Do you know what Mopar is or are you dumb like me?

One of the biggest communication mistakes we make is assuming that others have the same frame of reference for topics, terms and ideas as we do.  This has always been a recipe for disastrous miscommunication, but in the Information Age where we communicate with so many different people from different cultures and backgrounds, it has become an even larger issue. First I'd like to give you a little history behind my asking the question, "Do you know what Mopar is?" Last Wednesday evening, my daughter, my husband and I were discussing how cars had changed over the years.  My first car, Iggy (a 1974 Datsun 710 with the pea green paint peeling off its nearly bald head) had no power steering.  It was tough to drive especially for a 5' nuthin' young girl with three or four muscles TOPS!  From there my husband launched into a rabbit trail of car anecdotes.  We were both traveling happily along Memory Lane until he mentioned Mopar. I asked him what that was.  He was shocked and a little indignant that I, a seemingly intelligent woman of 47, wouldn't know what Mopar was!  My daughter, our 19 year old walking encyclopedia, admitted she didn't know what it was either.  What followed was a conversation where we felt accused of gross ignorance of epic proportion. I thought myself a fairly intelligent soul who had a good working knowledge of most major issues, even if they were related to a field in which I was not an expert.  My husband is a car guy.  Maybe most guys are.  I was never into cars-much to my husband's dismay.  Oh, I know the major makes and models, but I have no conception of how they work or what parts you can get for them.  Further, I have no interest in the thousands of various car magazines he has collected over the last 40 years. I was pretty sure that very few people who were NOT car connoisseurs would know what Mopar was.  I thought about taking an informal poll.  Perhaps this will serve as such.  If you are not a car enthusiast, do you know what Mopar is?  No fair if your husband or son is a car nut and they talk about it 24/7! Now those of you who, like me, had no idea what Mopar is and now simply MUST know, I looked up the term Mopar on the web.  I found a Wikipedia entry that defined Mopar (short for MOtor PARts) as the automobile parts and service arm of Chrysler used as performance parts since the 1920's.  It also talked about how Car Enthusiasts had begun to use the word to mean any Chrysler built vehicle. Did you note my not-so-subtle, italicized hint there?  It says Car Enthusiasts.  I presume from this statement that most Regular Folk, might not know what Mopar was.  After all, it's not like Mopar is written on the outside of each car the way Chrysler is. I wondered how many times we, as communicators, have made others feel dumb for not knowing something or being familiar with a term.  How many times have our assumptions made for hurt feelings and miscommunication? Have you ever had a conversation with a retired News Junkie?  I'll bet there were times when he called or emailed you to share breaking news of which you were yet uninformed because you were, oh how shall I put this... WORKING!  Ever hear, "What are you living under a rock or something?" Accusing friends and family of being an ignorant fool isn't the best way to win friends and influence conversations.  I find it much more gratifying to help someone come to understand something than to verbally smack them for their lack of knowledge.  The Lord has many references to how we should speak with one another in the Bible.  I've never come across one that advised us to berate others less knowledgeable.  The scriptures I find are all references to grace and edification such as these: "Let your conversation always be full of grace, seasoned with salt, so that you may know how to answer everyone." Colossians 4:6 "He who loves a pure heart and whose speech is gracious will have the king for his friend." Proverbs 22:11 "Pleasant words are a honeycomb, sweet to the soul and healing to the bones." Proverbs 16:24 God does speak of offense, but it's in quite a  different context: "An offended brother is more unyielding than a fortified city, and disputes are like the barred gates of the citadel." Proverbs 18:19 ~*~*~*~*~*~*~*~*~*~*~*~*~*~*~*~ JoJo Tabares holds a degree in Speech Communication, but it is her humorous approach to communication skills which has made her a highly sought-after Christian speaker and writer.  Her articles appear in homeschool publications, such as Homeschool Enrichment Magazine and The Old Schoolhouse Magazine, which also endorses her Say What You Mean curricula.  You can also find JoJo on web sites such as and  For more information on communication FUNdamentals and Christian-based communication skills for the whole family, please visit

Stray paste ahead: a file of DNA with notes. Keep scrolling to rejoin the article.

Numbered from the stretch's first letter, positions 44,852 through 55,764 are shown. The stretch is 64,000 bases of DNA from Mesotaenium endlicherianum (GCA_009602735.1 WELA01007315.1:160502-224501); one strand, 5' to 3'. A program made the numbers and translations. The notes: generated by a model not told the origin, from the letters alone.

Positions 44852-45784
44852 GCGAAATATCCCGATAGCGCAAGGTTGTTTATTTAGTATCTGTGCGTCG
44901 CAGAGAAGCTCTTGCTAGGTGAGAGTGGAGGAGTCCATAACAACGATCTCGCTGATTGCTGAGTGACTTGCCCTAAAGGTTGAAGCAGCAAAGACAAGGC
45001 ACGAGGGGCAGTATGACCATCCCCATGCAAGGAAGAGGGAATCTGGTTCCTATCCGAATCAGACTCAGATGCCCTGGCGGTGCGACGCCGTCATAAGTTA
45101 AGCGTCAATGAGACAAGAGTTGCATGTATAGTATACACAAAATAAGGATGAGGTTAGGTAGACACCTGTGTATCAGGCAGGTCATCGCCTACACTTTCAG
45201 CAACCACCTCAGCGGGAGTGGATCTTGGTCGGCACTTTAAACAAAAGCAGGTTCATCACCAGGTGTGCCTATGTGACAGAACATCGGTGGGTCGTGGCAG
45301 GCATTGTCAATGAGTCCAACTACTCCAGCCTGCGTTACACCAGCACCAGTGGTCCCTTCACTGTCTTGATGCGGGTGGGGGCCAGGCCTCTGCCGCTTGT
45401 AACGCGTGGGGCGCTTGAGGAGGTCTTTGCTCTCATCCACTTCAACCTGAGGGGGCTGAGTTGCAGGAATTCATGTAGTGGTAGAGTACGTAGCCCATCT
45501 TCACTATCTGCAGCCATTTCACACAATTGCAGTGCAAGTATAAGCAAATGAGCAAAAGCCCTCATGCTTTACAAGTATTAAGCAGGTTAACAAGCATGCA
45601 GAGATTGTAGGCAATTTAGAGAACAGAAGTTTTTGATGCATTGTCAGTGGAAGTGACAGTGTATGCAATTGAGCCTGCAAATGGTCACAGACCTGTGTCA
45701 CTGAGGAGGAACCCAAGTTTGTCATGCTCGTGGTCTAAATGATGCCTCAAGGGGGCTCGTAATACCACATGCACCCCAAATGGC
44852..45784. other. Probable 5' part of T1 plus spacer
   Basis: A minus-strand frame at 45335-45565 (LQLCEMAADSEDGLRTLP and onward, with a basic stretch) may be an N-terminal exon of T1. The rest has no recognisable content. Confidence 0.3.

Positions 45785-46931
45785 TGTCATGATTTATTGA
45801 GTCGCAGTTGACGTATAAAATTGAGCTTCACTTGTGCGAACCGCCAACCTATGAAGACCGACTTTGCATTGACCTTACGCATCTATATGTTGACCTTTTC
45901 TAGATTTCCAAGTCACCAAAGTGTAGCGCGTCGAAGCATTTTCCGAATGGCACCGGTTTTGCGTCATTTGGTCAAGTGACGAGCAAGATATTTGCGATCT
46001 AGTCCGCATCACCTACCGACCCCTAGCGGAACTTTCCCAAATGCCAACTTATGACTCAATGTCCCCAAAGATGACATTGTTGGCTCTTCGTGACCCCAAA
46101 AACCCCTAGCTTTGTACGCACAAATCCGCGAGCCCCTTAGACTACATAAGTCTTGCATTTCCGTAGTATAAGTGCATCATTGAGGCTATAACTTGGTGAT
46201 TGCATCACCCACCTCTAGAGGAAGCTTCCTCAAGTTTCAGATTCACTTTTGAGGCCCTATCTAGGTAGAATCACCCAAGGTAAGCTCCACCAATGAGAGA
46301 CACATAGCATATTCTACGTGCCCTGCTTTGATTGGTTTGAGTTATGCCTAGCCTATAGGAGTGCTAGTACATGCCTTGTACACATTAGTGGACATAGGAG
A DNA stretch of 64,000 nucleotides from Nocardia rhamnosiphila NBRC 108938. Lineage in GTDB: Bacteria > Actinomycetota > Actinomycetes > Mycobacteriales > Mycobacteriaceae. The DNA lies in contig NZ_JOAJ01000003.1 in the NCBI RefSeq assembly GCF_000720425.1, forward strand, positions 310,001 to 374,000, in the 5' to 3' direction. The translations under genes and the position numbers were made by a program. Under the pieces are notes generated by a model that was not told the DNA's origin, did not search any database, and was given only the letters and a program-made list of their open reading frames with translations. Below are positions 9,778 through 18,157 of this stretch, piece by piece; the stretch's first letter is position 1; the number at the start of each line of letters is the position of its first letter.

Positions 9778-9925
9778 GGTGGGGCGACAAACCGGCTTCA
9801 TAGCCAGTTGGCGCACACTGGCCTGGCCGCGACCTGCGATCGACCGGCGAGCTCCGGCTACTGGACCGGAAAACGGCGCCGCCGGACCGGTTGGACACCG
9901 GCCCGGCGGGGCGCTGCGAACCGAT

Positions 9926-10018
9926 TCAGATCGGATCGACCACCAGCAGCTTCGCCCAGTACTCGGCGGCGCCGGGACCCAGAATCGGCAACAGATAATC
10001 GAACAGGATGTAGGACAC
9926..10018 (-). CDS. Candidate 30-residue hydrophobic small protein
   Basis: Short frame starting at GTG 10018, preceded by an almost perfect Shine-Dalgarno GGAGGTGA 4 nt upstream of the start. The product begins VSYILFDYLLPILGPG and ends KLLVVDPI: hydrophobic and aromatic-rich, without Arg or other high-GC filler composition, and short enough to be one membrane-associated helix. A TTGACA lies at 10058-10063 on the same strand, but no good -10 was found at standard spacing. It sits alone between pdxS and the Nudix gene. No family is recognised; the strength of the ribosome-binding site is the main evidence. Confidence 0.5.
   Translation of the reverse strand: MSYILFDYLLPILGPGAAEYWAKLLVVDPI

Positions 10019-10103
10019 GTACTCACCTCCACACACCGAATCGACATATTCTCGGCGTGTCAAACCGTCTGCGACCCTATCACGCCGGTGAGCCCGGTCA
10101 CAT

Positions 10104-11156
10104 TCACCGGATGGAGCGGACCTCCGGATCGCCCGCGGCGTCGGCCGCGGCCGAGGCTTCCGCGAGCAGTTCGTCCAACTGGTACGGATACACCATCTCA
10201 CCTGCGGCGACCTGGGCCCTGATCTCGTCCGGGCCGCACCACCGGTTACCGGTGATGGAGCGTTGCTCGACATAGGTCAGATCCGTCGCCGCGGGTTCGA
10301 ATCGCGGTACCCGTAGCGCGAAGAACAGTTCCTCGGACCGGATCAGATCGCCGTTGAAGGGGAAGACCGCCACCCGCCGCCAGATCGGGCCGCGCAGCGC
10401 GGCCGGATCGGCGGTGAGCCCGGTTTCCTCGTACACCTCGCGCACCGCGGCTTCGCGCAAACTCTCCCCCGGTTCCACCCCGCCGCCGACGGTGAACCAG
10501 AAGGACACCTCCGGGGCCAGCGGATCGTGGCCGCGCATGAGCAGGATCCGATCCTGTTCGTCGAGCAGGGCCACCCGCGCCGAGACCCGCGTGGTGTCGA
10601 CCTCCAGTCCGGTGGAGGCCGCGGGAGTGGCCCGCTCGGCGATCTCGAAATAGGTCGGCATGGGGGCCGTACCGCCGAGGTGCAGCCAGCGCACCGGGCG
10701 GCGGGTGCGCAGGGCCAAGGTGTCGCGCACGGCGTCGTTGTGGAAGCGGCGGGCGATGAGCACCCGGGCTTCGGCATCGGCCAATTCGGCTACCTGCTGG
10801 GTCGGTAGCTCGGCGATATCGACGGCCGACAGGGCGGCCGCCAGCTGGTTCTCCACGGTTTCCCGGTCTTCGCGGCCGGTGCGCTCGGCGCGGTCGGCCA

• Cindy at

    LOL! I probably had the same reaction as you when I first heard my husband use the term “MOPAR.” Sounds like he and your DH would get along quite well. ;)

  • Linda Ann Nickerson

    I do know what MOPAR is.

    After seeing all the trucks on the highway, years ago, I checked it out.

    Now that we have American-made automobiles, I know firsthand.


  • BeckyJoie

    I guess I guessed ok. LOL. How’s that for redundancy. LOL. But I am one of those “no fair” people. Car nuts run rampant here. LOL. Good point to the story. The other thing that bugs me is when you join a group that has an annual event where it is labled with an acronym or catchy name and noone explains what it’s about-they just expect that you will know what they are talking about when they use the label. For instance, Walk for Water. What on earth is it? People were suppose to sign up for it but we had no explanation for what it was. It might be a worthy cause but you still have to explain what it is to people who aren’t familiar. Great points made in your post. (Per usual.)

  • Cindy Holman

    I didn’t know and neither did Greg :) So you can tell your dear husband that!! And we are BOTH very intelligent :) Just last night Greg was saying something I had never heard of either – I can’t repeat the phrase here on your blog – but it was something he had read and thought it was “common knowledge” and I had NEVER heard of it! Talk about uninformed and naive!! Yup that’s me. You’re not alone.